283 ahallam 2645 #grid the data.
284     zi = pl.matplotlib.mlab.griddata(coordX,coordY,tempT,xi,yi)
285     # contour the gridded data, plotting dots at the randomly spaced data points.
286     pl.matplotlib.pyplot.autumn()
287     pl.contourf(xi,yi,zi,10)
288     CS = pl.contour(xi,yi,zi,5,linewidths=0.5,colors='k')
289     pl.clabel(CS, inline=1, fontsize=8)
290     pl.axis([0,600,0,600])
291     pl.title("Heat diffusion from an intrusion.")
292     pl.xlabel("Horizontal Displacement (m)")
293     pl.ylabel("Depth (m)")
294 gross 2952 pl.savefig(os.path.join(save_path,"Tcontour%03d.png") %i)
295 ahallam 2645 pl.clf()
296 ahallam 2801 \end{python}
297 caltinay 2982 The function \verb|pl.contour| is used to add labelled contour lines to the
298 ahallam 2979 plot.
299 gross 2931 The results for selected time steps are shown in \reffig{fig:twodhdans}.
300 ahallam 2645
301 gross 2878
302 caltinay 2982 \section{Advanced Visualisation using VTK}
303 gross 2878
304 gross 2950 \sslist{example03b.py}
305 caltinay 2982 An alternative approach to \modmpl for visualisation is the usage of a package
306     which is based on the Visualization Toolkit (VTK) library\footnote{see \url{http://www.vtk.org/}}.
307     There is a variety of packages available. Here we use the package \mayavi\footnote{see
308 ahallam 2979 \url{http://code.enthought.com/projects/mayavi/}} as an example.
309 gross 2931
310     \mayavi is an interactive, GUI driven tool which is
311 caltinay 2982 really designed to visualise large three dimensional data sets where \modmpl
312     is not suitable. But it is also very useful when it comes to two dimensional
313 ahallam 2979 problems.
314 caltinay 2982 The decision of which tool is the best can be subjective and users should
315 ahallam 2979 determine which package they require and are most comfortable with. The main
316 caltinay 2982 difference between using \mayavi (or other VTK based tools) and \modmpl is that
317     the actual visualisation is detached from the calculation by writing the
318     results to external files and importing them into \mayavi. In 3D the best
319     camera position for rendering a scene is not obvious before the results are
320     available. Therefore the user may need to try different settings before the
321     best is found. Moreover, in many cases a 3D interactive visualisation is the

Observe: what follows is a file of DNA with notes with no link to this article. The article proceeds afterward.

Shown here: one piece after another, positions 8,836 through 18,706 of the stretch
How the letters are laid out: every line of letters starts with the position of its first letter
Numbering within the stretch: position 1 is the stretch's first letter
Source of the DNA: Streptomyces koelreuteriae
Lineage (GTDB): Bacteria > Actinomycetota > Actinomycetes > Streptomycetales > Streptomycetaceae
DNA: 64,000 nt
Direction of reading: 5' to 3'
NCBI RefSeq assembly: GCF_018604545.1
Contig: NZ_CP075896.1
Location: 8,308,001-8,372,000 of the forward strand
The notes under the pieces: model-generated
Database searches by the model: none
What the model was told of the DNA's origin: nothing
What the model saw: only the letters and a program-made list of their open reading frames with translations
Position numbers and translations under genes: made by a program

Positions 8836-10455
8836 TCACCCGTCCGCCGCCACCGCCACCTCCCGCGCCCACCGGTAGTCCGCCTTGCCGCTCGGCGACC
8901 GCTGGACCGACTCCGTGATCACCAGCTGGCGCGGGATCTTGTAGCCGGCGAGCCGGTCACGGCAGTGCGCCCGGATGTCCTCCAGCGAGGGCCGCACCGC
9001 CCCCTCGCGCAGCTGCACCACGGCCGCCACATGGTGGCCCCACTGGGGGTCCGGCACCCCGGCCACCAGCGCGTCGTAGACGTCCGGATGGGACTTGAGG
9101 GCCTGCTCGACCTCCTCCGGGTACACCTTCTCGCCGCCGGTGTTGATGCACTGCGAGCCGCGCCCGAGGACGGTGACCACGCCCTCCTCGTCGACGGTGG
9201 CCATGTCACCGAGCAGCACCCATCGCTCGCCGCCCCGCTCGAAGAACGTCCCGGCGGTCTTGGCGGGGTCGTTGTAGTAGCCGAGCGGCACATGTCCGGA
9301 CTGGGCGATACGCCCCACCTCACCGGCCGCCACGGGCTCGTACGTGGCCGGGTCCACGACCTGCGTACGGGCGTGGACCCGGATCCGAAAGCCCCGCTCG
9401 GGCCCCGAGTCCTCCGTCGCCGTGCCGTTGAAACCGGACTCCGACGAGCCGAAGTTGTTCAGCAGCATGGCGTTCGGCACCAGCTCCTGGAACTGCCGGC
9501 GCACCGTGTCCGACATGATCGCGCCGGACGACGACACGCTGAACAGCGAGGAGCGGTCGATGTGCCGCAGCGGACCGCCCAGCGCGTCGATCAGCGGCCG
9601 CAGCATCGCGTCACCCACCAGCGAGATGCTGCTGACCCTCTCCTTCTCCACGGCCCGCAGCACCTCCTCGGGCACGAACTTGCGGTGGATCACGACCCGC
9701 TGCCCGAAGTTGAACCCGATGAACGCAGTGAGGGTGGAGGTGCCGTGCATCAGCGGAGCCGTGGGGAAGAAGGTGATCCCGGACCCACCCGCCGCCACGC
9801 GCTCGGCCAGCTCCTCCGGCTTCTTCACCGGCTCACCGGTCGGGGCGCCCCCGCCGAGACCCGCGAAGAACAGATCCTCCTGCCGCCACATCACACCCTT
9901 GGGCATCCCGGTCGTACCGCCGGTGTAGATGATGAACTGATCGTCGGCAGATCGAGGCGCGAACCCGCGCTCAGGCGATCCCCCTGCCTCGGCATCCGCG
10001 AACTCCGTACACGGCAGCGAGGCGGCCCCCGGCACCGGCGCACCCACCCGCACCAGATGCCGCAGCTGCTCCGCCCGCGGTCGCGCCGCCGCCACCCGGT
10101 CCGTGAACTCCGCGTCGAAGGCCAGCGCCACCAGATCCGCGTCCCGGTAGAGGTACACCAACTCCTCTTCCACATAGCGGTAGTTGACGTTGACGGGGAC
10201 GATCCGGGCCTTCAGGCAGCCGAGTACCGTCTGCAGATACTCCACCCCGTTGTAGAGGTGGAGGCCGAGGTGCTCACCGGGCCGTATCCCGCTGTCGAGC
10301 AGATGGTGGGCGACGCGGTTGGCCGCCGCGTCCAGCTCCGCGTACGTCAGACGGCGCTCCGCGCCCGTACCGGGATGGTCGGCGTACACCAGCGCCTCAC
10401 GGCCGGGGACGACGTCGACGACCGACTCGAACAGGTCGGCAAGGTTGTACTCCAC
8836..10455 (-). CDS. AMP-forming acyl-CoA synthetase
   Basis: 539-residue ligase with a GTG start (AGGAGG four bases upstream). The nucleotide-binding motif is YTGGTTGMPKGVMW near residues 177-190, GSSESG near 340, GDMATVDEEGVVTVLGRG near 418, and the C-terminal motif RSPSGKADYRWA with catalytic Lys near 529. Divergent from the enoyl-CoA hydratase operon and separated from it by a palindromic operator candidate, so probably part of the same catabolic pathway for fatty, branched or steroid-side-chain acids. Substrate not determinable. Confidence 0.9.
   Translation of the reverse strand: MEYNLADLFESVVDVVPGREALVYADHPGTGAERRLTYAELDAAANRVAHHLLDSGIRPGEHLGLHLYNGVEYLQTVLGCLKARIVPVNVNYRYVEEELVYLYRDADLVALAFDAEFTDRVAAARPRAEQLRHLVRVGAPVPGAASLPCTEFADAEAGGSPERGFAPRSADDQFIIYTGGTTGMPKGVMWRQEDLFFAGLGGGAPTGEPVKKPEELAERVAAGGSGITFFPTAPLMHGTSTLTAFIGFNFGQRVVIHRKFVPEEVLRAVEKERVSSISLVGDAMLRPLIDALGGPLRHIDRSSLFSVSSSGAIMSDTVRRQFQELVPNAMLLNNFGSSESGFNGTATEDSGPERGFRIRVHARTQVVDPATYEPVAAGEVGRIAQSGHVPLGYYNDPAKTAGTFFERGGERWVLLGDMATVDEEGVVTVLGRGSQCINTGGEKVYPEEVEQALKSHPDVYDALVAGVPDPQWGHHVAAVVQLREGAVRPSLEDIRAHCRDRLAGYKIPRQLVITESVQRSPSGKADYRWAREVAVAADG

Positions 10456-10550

322     only way to really understand the results (e.g. using stereographic projection).
323 gross 2931
324 ahallam 2979 To write the temperatures at each time step to data files in the VTK file format
325 caltinay 2982 one needs to insert a \verb|saveVTK| call into the code;
326 gross 2878 \begin{python}
327 gross 2931 while t<=tend:
328     i+=1 #counter
329     t+=h #current time
330     mypde.setValue(Y=qH+T*rhocp/h)
331     T=mypde.getSolution()
332     saveVTK(os.path.join(save_path,"data.%03d.vtu"%i, T=T)
333 gross 2878 \end{python}
334 caltinay 2982 The data files, e.g. \file{data.001.vtu}, contain all necessary information to
335     visualise the temperature and can be directly processed by \mayavi. Note that
336     there is no re-gridding required. It is recommended to use the file extension
337     \file{.vtu} for files created by \verb|saveVTK|.
338 gross 2878
339 gross 2948 \begin{figure}[ht]
340 gross 2931 \centerline{\includegraphics[width=4.in]{figures/ScreeshotMayavi2n1}}
341 caltinay 2982 \caption{Example 3b: \mayavi start up window}
342 gross 2931 \label{fig:mayavi window}
343     \end{figure}
344    
345 gross 2948 \begin{figure}[ht]
346 gross 2931 \centerline{\includegraphics[width=4.in]{figures/ScreeshotMayavi2n2}}
347 caltinay 2982 \caption{Example 3b: \mayavi data control window}
348 gross 2931 \label{fig:mayavi window2}
349     \end{figure}
350 artak 2969 After you run the script you will find the
351 ahallam 2979 result files \file{data.*.vtu} in the result directory \file{data/example03}.
352 caltinay 2982 Run the command
353 gross 2931 \begin{python}
354     >> mayavi2 -d data.001.vtu -m Surface &
355     \end{python}
356 ahallam 2979 from the result directory. \mayavi will start up a window similar to
357     \reffig{fig:mayavi window}.
358 gross 2931 The right hand side shows the temperature at the first time step. To show
359 ahallam 2979 the results at other time steps you can click at the item \texttt{VTK XML file
360     (data.001.vtu) (timeseries)}
361     at the top left hand side. This will bring up a new window similar to the window
362 caltinay 2982 shown in \reffig{fig:mayavi window2}. By clicking at the arrows in the top
363 ahallam 2979 right corner you can move forwards and backwards in time.
364     You will also notice the text \textbf{T} next to the item \texttt{Point scalars
365     name}. The
366     name \textbf{T} corresponds to the keyword argument name \texttt{T} we have
367 caltinay 2982 used in the \verb|saveVTK| call. In this menu item you can select other results
368     you may have written to the output file for visualisation.
369 gross 2931
370 caltinay 2982 \textbf{For the advanced user}: Using the \modmpl to visualise spatially
371     distributed data is not MPI compatible. However, the \verb|saveVTK| function
372     can be used with MPI. In fact, the function collects the values of the sample
373     points spread across processor ranks into a single file.
374 ahallam 2979 For more details on writing scripts for parallel computing please consult the
375 caltinay 2982 \emph{user's guide}.
376